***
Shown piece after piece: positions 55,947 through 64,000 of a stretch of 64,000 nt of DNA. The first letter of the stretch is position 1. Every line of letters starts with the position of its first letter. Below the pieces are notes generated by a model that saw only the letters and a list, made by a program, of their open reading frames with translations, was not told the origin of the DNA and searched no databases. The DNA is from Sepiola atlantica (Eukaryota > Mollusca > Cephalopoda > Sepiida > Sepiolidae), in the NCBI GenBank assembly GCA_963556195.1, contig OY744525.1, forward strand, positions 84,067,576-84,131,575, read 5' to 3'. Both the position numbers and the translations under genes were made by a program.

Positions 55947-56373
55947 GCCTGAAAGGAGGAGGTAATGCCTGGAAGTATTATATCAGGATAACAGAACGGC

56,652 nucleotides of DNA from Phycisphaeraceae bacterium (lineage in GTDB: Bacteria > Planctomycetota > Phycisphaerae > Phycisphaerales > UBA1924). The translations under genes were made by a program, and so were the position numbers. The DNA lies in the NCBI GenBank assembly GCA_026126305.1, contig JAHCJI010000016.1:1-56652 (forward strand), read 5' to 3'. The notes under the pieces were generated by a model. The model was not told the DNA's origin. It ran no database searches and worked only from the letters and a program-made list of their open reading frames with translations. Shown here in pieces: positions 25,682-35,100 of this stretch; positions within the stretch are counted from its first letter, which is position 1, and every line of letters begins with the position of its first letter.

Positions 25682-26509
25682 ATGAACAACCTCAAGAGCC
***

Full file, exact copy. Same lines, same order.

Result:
Shown piece after piece: positions 55,947 through 64,000 of a stretch of 64,000 nt of DNA. The first letter of the stretch is position 1. Every line of letters starts with the position of its first letter. Below the pieces are notes generated by a model that saw only the letters and a list, made by a program, of their open reading frames with translations, was not told the origin of the DNA and searched no databases. The DNA is from Sepiola atlantica (Eukaryota > Mollusca > Cephalopoda > Sepiida > Sepiolidae), in the NCBI GenBank assembly GCA_963556195.1, contig OY744525.1, forward strand, positions 84,067,576-84,131,575, read 5' to 3'. Both the position numbers and the translations under genes were made by a program.

Positions 55947-56373
55947 GCCTGAAAGGAGGAGGTAATGCCTGGAAGTATTATATCAGGATAACAGAACGGC

56,652 nucleotides of DNA from Phycisphaeraceae bacterium (lineage in GTDB: Bacteria > Planctomycetota > Phycisphaerae > Phycisphaerales > UBA1924). The translations under genes were made by a program, and so were the position numbers. The DNA lies in the NCBI GenBank assembly GCA_026126305.1, contig JAHCJI010000016.1:1-56652 (forward strand), read 5' to 3'. The notes under the pieces were generated by a model. The model was not told the DNA's origin. It ran no database searches and worked only from the letters and a program-made list of their open reading frames with translations. Shown here in pieces: positions 25,682-35,100 of this stretch; positions within the stretch are counted from its first letter, which is position 1, and every line of letters begins with the position of its first letter.

Positions 25682-26509
25682 ATGAACAACCTCAAGAGCC